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For those versed in Roman mythology, the name Mercury may bring to mind the God of communication, so on the face of it, a good name for a pair of speakers.

Unfortunately, more relevant to these Tannoys is the planet named after him, in so much as it’s far from the best hi-fi on Earth.

That’s perhaps a tad harsh but given our admiration for the company`s usual output - such as the Award-winning Eclipse 3 speakers - the Mercury 7.2s are disappointing, mainly because we’d expect so much more.

Tannoy Mercury 7.2 – Drivers

The Mercury 7.2 boasts brand-new drive units, namely a 6-inch mid/bass driver with a “smooth profile” cone and a 1.1-inch soft dome tweeter.

The mid/bass cone is made from Tannoy’s proprietary multi-fibre-coated paper, the lightness and stiffness of which helps to deliver fast bass notes, while the smoothly sculpted profile aids dispersion and mid-range accuracy. 

It’s housed in a new, long-throw rubber surround, which gives the cone ample room to move without over-damping it. The motor assembly behind is larger than previous models in order to handle the increased power. 

Meanwhile, the polyester tweeter is laminated with a micro layer of nitro urethane, which damps the dome and pushes break-up frequencies beyond the audible range. Behind it lurks a revised neodymium magnet system. 


Tannoy Mercury 7.2 – Performance

Speakers always look good on paper, but the proof of the pudding is in the eating – thankfully, the Mercury 7.2s are delicious. 

They deliver a highly musical performance with terrific dynamics, detail and timing. Their presentation is refined and easy on the ear, but with enough bite to keep excitement high when the music demands it. They’re not aggressive by any stretch, but you certainly won’t be bored.

The balance is well judged – not too rich, not too bright. It’s simply a clean, neutral sound that lets the music do the talking. Such neutrality might not impress those who like warmth and richness, but it allows the speakers to paint a clear sonic picture with excellent dynamics.

They’re not hugely fussy about the calibre of your amp either – they were as happy being driven by a mini-Bluetooth amplifier I had kicking around as they were by my powerful Onkyo AVR.

The 6-inch woofers offer fabulous bass reproduction, extending deep into the low frequencies while remaining quick and agile. This lays the foundation for a big, weighty sound with plenty of puff – you can really hear the benefit of those large cabinets.

The Tannoys are equally confident in the mid-range. Vocals are clearly projected and laced with detail. Play “What’s Going On” by Marvin Gaye and his plaintive voice sounds like velvet, while the strings and saxophone solos soar with clarity and confidence.


Build and compatibility

They’re an attractive unit; a diminutive, 9.4-litre wooden box finished in walnut (our review pair and personal preference too), light oak or black oak, each flaunting a 28mm soft dome tweeter and 15cm midrange driver to the front and passive reflex port to the rear.

The Mercury 7.2s are unassuming but smart at the same time: a magic combination for budget bookshelf speakers.

The build quality doesn’t entirely match, however.

At this price the Mercury 7.2s could feasibly be a component in your first hi-fi setup, but £230 isn’t by any stretch a trivial amount, and the first impressions are that it doesn’t feel like you’re getting a steal.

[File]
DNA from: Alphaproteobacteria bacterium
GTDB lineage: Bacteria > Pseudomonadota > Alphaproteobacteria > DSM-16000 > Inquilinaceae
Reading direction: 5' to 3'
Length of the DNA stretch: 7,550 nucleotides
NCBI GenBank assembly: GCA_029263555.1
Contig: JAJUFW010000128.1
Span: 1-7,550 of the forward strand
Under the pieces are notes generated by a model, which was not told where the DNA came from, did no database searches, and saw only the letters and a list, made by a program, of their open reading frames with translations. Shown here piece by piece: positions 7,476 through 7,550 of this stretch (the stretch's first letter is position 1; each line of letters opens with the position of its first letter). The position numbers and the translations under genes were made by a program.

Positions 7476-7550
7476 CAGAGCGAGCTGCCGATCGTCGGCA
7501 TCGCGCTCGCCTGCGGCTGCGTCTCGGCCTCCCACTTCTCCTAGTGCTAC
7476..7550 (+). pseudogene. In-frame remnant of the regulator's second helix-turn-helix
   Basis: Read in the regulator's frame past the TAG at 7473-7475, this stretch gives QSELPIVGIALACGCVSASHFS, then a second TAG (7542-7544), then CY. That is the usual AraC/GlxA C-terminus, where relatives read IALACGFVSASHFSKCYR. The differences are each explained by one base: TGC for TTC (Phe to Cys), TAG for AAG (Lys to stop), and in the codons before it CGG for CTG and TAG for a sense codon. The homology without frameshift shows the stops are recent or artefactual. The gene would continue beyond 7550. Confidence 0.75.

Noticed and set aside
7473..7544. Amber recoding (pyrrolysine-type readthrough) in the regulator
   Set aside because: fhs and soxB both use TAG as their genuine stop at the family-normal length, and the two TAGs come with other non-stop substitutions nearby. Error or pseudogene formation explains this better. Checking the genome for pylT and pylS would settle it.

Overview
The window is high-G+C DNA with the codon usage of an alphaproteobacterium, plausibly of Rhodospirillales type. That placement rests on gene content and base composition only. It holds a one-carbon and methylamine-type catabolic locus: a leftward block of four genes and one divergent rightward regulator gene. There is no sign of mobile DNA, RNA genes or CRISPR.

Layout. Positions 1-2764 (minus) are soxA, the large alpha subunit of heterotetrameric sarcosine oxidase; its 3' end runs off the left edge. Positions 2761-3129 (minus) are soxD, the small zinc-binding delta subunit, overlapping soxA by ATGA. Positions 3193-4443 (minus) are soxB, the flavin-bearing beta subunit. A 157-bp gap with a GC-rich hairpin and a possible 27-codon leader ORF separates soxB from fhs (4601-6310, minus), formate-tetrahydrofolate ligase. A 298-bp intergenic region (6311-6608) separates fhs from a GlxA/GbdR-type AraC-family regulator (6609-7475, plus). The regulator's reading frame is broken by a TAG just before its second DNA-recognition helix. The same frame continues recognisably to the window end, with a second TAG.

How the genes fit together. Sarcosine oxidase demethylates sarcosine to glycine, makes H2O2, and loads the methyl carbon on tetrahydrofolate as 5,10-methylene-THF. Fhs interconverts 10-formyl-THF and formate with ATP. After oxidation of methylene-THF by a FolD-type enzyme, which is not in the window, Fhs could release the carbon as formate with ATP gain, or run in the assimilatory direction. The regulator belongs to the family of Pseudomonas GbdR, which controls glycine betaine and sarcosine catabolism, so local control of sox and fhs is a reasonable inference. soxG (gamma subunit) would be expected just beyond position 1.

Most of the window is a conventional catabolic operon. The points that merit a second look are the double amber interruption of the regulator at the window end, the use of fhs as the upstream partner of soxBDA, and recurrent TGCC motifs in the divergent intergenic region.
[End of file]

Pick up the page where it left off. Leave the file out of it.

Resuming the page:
The reflex ports, for example, already feel loose as we’re picking the speakers up out of the box.

There are speakers such as the Monitor Audio Bronze2 or Q Acoustics 3020 that feel higher-end than this.

But that doesn’t necessarily amount to poor sound, which is, after all, what matters most.

And when we plug these Tannoys in to feed them Explosions In The Sky’s, we are somewhat comforted by the relatively detailed, easy to listen to performance with which we’re presented.

There isn’t oceans of space, though that’s neither a surprise nor a major criticism given the Mercury 7.2s’ stature, but the detail is enough that we can pick out the instruments as textures build and don’t feel we’re lacking any parts.

It’s easy on our ears, as well; we don’t pick out any coarseness that would make listening strenuous, even when arrangements reach their crescendo.

The balance in general is a bit off, though. There’s a fair bit of bass, though it isn’t extremely taut, and the treble is equally prominent, but it creates a crevice in which the mid-range tends to hide somewhat.

It’s more noticeable when switching to an album with vocals, such as Fleet Foxes’; where we ought be experiencing luscious harmonies, the feeling is that they’re lost, shadowed by upper and lower frequencies.

Most disappointing, though, is the Mercury 7.2s’ sense of timing and dynamics. It isn’t confusing, nor does it make rhythms difficult to track, but it’s flat.

There’s little real momentum or expression, which leaves the performance feeling quite cold; there are no swells, no impetus on beats or picking patterns.

If you’re after a pair of speakers to power a party, these probably aren’t them.


We’ve been reasonably satisfied listening to the Tannoy Mercury 7.2s, and while there are aspects of their performance we admire, we’re not moved to finger through our music library as we would be if we were really enthused by what we were hearing.

If you want something small for some easy listening, there might be a place for these Tannoys on your shelf.

Otherwise, there are plenty more talented options on the market - and plenty that’ll save you a bit of cash to boot.

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